Most New Testament scholars refer to Luke chapters 9-18 as “Luke’s Special Section” because so much of the material in these chapters is not found in the other two synoptic gospels, Matthew and Mark. In these chapters, Luke temporarily stops drawing on material from Mark's gospel and inserts his own material. The most famous examples of this unique Lukan material found in this section are the parables of Good Samaritan (Luke 10:29-37) and the Prodigal Son (Luke 15:11-32). The formal opening verse of Luke’s special section is Luke 9:51:
The word "solidified" in Greek is ἐστήρισεν (estērisen), an aorist conjugated form of the verb στερεόω (stereoō), “to strengthen”. This in turn derives from the adjective στερεός (stereos), which means “firm” or “stiff”. This Greek word, by the way, is the basis for the modern term stereo for a sound system which uses two or more separate channels to produce a fuller distribution of sound. This sound is regarded as more “solid” than a single-channel sound system. This Greek adjective is also the root of the word stereotype, literally a “firm" (στερεός), preconceived "image” (τύπος) that we have about certain groups of people.
The wonderfully vivid language of “making one’s face solid” used by Luke is meant to illustrate Jesus’ determination, not only to travel the 170 km by foot, but to eventually suffer persecution and death in Jerusalem. Luke is apparently particularly fond of this word because he uses it three times in Acts both to describe Peter's healing of a crippled beggar "made strong" (Acts 3:7, 16) and the "strengthening" of the church (Acts 16:5).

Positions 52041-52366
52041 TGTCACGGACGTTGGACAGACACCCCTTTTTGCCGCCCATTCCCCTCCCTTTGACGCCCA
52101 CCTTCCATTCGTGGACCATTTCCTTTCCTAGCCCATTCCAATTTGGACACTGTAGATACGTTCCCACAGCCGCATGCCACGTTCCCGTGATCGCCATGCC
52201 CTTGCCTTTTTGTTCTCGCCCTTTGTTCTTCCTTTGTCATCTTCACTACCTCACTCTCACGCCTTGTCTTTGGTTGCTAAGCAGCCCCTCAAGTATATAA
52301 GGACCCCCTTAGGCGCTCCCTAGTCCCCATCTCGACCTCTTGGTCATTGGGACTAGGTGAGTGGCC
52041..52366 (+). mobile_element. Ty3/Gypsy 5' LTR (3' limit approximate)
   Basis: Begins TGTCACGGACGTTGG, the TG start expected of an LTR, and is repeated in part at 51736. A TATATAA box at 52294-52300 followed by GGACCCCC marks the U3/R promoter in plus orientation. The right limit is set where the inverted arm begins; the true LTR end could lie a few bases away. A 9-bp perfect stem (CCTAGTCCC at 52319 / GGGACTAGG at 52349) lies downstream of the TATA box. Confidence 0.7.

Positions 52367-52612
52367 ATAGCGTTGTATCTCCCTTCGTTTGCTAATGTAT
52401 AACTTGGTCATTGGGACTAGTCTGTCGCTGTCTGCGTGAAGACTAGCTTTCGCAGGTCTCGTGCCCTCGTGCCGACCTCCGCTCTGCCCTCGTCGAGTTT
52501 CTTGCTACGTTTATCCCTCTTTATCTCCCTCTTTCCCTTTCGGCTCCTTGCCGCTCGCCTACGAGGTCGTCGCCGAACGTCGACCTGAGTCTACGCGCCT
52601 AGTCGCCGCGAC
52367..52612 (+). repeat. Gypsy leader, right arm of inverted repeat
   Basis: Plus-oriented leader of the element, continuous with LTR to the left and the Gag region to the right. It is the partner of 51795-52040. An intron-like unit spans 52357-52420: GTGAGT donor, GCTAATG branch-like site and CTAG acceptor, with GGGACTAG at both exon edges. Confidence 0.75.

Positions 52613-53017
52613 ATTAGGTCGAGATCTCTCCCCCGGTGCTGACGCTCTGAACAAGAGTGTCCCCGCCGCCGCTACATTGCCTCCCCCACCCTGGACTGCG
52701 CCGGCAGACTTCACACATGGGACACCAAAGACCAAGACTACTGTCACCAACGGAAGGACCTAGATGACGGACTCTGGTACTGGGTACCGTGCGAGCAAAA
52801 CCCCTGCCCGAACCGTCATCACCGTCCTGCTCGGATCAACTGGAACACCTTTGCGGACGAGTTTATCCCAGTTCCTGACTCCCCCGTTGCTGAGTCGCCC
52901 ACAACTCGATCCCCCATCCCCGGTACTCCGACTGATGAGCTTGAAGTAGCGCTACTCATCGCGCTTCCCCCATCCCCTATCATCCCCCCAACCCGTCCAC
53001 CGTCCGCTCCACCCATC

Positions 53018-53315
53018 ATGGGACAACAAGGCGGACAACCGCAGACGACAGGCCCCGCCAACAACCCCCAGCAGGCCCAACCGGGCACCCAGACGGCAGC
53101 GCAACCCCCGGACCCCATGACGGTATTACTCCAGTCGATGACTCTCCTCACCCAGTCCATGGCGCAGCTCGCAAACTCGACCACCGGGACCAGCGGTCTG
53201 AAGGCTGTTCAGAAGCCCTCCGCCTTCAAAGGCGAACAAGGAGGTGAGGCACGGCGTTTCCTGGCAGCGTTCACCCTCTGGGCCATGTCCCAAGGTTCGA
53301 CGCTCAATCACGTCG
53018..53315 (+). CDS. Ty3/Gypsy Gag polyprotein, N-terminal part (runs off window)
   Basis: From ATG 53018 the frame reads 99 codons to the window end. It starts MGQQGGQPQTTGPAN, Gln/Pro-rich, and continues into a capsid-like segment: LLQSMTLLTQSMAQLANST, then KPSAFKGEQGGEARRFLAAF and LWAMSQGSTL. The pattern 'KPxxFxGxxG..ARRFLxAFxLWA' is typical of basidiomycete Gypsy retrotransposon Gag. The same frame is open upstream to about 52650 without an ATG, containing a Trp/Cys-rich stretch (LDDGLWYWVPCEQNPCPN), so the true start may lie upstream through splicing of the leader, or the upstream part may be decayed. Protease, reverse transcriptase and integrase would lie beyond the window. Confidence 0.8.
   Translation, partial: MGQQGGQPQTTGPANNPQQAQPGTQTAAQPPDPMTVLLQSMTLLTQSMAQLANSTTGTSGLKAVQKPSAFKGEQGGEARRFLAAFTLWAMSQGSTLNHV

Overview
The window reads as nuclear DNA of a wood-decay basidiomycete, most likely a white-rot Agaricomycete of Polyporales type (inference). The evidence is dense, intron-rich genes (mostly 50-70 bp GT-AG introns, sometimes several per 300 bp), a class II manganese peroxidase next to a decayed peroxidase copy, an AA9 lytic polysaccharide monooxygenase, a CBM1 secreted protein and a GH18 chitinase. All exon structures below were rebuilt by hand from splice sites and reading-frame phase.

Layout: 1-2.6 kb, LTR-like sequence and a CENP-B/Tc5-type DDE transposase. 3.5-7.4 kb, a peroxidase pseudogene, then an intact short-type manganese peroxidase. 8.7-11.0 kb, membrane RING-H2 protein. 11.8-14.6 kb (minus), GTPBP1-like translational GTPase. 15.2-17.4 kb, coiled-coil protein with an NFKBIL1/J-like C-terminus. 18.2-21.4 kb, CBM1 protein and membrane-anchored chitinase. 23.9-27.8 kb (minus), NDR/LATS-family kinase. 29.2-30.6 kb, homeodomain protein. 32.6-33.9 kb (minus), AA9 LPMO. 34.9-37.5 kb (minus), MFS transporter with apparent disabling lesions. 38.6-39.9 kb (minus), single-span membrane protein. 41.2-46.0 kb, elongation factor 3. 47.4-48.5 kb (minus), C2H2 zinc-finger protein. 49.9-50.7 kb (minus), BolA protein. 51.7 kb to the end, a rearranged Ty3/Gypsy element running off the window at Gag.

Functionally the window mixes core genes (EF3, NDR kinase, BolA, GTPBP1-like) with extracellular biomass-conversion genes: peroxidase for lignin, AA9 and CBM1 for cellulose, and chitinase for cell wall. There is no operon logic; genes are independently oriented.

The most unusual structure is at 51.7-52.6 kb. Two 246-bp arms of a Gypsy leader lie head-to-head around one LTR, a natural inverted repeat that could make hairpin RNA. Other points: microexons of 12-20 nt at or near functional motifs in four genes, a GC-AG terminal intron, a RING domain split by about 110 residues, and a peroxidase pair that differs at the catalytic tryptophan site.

But why does Luke chooses to use word face as opposed to heart or mind? The face is not usually the part of the body we associate with decision-making or resolve. Luke uses the face because he wants to make clear that as a observant Jew, Jesus literally faces Jerusalem when he prays. The Greek πρόσωπον is most likely composed from two words: "on the side of" (πρός) and "eye" (ὢψ). In the following verses Jesus is spurned by the Samaritans “because his face was set towards Jerusalem” (9:53). The Samaritans who sanctify Mt Gerizim in place of Jerusalem were not interested in fraternizing with Jews like Jesus. Long-standing hatred between the two groups had been seriously aggravated by the razing of the Samaritan temple on Mt Gerizim by John Hyrcanus I in 128 BCE.
The first century Jewish historian Josephus tells the story of Samaritans in the village of Gineae (modern-day Jenin) killing Galilean Jews who were on the road to Jerusalem. He writes: "It was the custom of the Galileans, when they came to the holy city at the festivals, to take their journeys through the country of the Samaritans" (Ant. 20.118). Due to this hostility, Jews for the most part avoided entering Samaria, the northern part of Israel’s hill country, even though this was the shortest route (approximately three days). This made Jesus’ journey to Jerusalem much more difficult. Rather than walk along a natural plateau -- the watershed road that runs north-south through the hill country -- Jesus had to descend into the trough-like Jordan Rift Valley. This in turn required walking back up the steep ascent of 1200 meters from the city of Jericho to Jerusalem.